In a World Where Mask Fashion is Increasing, Don’t Choose Style Over Safety.

A guide to finding mask safety.

A guide to finding mask safety.

A few months ago, the idea of wearing a mask into shops and on public transport was not something that had ever occurred to me. It didn’t seem like a necessity then.

At the beginning of lockdown, masks were hard to come by. Those that had been available were soon out of stock and it wasn’t something that many shops saw as a profitable option to stock. 

Now, however, much has changed. Many brands have jumped on the opportunity to design stylish face coverings, making money off something they know everyone will now need. 

On ASOS, the fashion giant, face masks now have their own section of “face coverings” under “accessories”. However, in our desire to stand out and have a mask with a “pretty” or “cool” design, we must not forget that these are objects which are meant to provide safety primarily, not just to yourself but people around you.

What is really worrying is the number of reusable masks being sold below medical standard. I recently ordered a face mask from Skinny Dip. It had a lovely rainbow pattern on the front, and I was excited to enter into the zero-waste mask culture. 

However, when my mask arrived, I was shocked. Firstly, the material was very very thin. I had no doubt that it would not protect myself nor others from germ droplets. Secondly, I was stunned to find that my lovely masks were not machine washable.

Although they claimed to be so on the box, the label tag on the mask said the opposite.   Instead, the label suggested wiping the mask down with a damp cloth. I knew that merely wiping my mask down would not be nearly enough to rid the covering of any germs and the mask would become a bacteria and virus-filled material that I was repeatedly placing back over my mouth and nose, putting myself and others at risk.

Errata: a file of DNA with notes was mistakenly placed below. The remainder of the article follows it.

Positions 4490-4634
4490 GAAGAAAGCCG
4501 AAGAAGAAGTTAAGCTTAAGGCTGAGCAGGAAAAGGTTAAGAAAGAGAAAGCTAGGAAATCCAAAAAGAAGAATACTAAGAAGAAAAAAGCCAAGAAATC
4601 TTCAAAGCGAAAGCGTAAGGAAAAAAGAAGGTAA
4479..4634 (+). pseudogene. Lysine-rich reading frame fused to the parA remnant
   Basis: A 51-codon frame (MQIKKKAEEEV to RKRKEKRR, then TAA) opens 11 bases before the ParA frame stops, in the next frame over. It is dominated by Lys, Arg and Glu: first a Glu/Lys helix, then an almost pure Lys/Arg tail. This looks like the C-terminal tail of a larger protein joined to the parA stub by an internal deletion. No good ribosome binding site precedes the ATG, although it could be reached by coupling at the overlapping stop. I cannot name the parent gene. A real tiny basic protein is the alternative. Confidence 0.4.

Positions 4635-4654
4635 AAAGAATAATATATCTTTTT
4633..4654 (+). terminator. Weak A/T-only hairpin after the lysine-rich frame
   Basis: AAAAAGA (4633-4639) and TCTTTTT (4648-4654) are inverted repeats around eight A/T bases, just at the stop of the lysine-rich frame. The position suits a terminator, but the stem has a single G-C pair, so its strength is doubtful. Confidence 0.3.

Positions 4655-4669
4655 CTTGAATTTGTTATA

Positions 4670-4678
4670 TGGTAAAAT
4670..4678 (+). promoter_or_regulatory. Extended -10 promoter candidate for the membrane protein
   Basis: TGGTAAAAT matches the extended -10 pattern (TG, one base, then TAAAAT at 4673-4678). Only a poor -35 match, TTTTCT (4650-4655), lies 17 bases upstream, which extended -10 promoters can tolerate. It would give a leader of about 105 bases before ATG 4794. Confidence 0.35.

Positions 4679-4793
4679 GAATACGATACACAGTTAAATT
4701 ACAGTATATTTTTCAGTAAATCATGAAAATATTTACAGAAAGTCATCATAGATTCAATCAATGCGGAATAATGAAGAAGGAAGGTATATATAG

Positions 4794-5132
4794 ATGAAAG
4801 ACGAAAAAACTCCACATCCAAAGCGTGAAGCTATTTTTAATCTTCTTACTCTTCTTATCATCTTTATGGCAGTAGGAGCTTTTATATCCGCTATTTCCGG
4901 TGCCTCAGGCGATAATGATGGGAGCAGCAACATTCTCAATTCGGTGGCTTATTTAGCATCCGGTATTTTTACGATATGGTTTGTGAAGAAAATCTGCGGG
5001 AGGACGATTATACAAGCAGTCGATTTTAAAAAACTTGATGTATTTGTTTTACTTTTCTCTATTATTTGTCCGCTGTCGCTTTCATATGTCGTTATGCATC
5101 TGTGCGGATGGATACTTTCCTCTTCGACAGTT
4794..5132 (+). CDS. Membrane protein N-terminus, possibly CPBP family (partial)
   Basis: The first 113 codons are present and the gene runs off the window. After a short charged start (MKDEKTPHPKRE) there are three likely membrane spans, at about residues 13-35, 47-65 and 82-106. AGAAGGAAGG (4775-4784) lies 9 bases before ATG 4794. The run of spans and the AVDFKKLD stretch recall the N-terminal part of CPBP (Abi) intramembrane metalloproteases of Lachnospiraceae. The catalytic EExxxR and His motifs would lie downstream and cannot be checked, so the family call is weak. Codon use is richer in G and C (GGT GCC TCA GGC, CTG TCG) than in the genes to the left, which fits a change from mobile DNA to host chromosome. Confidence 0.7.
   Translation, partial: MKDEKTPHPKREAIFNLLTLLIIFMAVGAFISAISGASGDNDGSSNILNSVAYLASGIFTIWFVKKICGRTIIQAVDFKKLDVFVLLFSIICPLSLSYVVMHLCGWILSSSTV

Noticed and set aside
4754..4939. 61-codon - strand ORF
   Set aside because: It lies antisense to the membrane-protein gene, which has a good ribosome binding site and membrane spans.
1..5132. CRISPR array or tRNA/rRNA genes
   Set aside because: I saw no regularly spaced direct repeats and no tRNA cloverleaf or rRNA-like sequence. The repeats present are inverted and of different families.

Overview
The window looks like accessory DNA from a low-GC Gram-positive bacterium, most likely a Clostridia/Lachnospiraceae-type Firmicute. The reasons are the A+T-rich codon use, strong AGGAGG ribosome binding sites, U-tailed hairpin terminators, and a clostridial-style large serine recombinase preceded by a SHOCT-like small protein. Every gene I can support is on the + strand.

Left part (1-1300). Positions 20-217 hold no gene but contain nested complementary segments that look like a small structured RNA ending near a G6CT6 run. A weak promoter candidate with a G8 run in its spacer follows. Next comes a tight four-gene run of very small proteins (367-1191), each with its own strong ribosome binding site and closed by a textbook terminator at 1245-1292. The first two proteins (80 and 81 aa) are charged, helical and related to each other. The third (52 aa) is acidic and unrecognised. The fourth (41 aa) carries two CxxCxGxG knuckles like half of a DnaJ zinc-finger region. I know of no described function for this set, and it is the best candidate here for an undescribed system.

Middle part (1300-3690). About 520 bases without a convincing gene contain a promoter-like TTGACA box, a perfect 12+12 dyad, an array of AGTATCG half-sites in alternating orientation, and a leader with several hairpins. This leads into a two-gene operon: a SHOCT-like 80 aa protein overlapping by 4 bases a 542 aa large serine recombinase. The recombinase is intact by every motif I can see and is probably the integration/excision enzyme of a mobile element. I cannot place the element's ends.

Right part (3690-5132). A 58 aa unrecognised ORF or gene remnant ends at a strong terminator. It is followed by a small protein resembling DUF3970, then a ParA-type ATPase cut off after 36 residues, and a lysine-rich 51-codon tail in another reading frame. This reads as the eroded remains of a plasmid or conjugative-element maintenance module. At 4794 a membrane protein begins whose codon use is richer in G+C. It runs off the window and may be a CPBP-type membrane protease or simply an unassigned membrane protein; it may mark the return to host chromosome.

John Hopkins medicine stresses the importance of the use of heat when washing your mask. It even advises tumble drying the mask on a high setting after its wash.

What really worried me was that the Skinny Dip masks advertised on ASOS’s website claim to be machine washable, when I know now that is not the case. This makes me reluctant to trust any of the other masks they have on their site. Additionally, all coverings are advertised alongside this message: “ASOS makes no claims about the medical benefits of using this product”.

While some other designs like NEQI make the same claim, they can be machine washed hot which makes all the difference. 

I would advise you to look carefully at the mask care section on the boxes of face masks and coverings before making your purchase.

Please see the link below for advice on mask care and storage.